Whitley also ran a short-term, culturally adapted sport program based on the Personal and Social Responsibility model for children in the underserved Kayamandi Township just outside of Stellenbosch. She trained facilitators who live and work in the community – but continuing such a program is nearly impossible with few committed partners in the field and thousands of miles between them.
Gould and Whitley presented a paper on the South Africa research at the Association for Applied Sport Psychology conference in October 2010. They also gave a symposium in Morocco and continue to analyze data collected during their time in South Africa.
“We are thinking about what other things we can do to inform the coaches in the community, and make sure we are not just conducting research but giving back as well,” Whitley said.
Most likely, MSU researchers will look for other global contexts in which to explore the potential for youth empowerment through sport. Gould said there is little international research in the area, including on the impact of big charitable organizations such as Right to Play and Kicking AIDS Out.
‘Catching’ character, and more, on the court
Back in Lansing, the enthusiasm of young refugees offers a glimpse into the status of youth sports in some parts of the world.
One young man whose family fled from Burundi to Tanzania* said he played soccer often while still living in Africa. But he remembers always screaming at other kids just to get his chance at the ball.
That was before he came to the RDC, started learning about sports with Meredith and playing on teams for his new American school. He tells everyone about the day Meredith had former MSU basketball star Goran Suton visit the club to demonstrate dunk shots, discuss doing well in school and share his own path to America.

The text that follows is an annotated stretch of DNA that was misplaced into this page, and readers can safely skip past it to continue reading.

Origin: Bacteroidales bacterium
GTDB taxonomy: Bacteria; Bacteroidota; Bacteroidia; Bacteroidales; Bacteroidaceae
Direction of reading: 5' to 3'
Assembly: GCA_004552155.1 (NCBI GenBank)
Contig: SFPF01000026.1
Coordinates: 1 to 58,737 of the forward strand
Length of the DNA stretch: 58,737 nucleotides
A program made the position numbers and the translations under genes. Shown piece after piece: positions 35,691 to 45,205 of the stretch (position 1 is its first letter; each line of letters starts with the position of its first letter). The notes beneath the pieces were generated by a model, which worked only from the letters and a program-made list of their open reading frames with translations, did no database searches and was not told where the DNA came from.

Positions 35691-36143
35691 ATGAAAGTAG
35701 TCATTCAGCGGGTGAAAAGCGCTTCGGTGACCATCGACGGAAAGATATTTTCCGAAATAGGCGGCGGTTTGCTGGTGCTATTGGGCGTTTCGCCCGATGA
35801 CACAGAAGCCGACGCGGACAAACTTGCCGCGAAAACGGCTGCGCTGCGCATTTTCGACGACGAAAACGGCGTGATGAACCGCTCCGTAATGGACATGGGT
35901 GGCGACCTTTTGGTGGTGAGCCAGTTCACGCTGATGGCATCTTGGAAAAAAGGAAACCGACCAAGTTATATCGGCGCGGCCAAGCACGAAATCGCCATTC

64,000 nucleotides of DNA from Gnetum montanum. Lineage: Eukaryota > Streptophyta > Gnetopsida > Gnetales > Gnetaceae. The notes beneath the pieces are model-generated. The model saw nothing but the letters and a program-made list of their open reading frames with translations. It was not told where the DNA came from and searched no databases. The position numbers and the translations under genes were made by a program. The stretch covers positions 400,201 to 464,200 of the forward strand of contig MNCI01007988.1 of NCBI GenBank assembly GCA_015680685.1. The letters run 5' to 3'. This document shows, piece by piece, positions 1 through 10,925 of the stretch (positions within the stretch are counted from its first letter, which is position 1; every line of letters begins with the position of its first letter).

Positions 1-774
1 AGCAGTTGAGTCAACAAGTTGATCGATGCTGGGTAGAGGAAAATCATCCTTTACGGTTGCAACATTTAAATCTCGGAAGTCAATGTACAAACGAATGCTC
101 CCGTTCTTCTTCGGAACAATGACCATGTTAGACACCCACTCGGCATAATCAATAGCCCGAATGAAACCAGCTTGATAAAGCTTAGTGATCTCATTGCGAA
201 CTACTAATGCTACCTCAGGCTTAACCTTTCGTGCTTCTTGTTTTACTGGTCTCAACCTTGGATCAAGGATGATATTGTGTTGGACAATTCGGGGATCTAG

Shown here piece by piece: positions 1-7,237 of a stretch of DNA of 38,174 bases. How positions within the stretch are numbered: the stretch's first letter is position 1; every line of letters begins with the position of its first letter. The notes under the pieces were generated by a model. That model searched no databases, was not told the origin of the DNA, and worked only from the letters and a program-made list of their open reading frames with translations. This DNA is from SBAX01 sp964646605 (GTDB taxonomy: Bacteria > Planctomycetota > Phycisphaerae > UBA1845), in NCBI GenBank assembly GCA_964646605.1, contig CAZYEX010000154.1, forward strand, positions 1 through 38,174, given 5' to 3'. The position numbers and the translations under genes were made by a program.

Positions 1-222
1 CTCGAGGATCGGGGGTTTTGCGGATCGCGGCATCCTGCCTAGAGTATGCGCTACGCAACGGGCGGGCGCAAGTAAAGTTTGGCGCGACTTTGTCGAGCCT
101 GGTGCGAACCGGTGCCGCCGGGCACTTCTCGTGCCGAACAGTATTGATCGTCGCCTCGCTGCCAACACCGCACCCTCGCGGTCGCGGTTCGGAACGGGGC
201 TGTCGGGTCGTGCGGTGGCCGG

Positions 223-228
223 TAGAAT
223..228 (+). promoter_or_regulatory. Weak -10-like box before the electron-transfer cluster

Now 18, this young refugee speaks clear English and is ready to graduate from high school.
“Actually, Meredith is a good person. We’ve been friends for like three years,” he said. “She taught us how to work with a team… like even when you lose, you tell your teammate ‘It’s okay.’”
Whitley it seems, under the guidance of Gould and other esteemed faculty members at MSU, is one of many students in kinesiology that are putting the principles of sport psychology into action in ways that can dramatically shape the future of young lives.
Under Whitley’s wing as a mentor in the Refugee Sport Club, recent kinesiology graduate Gem Sabolboro had a chance to participate in research firsthand and learned that social lessons can’t be learned just by playing sports. They must be purposefully taught in order to transfer to the real world.
“It has inspired me to start my own program using the same model for the disabled population, because I know and see how it works,” said Sabolboro, now pursuing her master’s degree in occupational therapy at Western Michigan University in Grand Rapids. “You have to develop a relationship with every child at every session and, even if they are having a bad day, you try to lift them up.”
Despite this being Whitley’s last year on campus, she and the Institute for the Study of Youth Sports have taken steps to make the refugee program sustainable with the help of Wright and, hopefully, additional groups of graduate and undergraduate students yet to arrive.
“It hasn’t changed the life of every refugee that comes in, but the kids know 100 percent that the MSU mentoring team cares for them,” said Gould.
“We always say that kids don’t catch character through sports – it’s taught by caring adults.”
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* Student names were not published in this article at the request of the Refugee Development Center.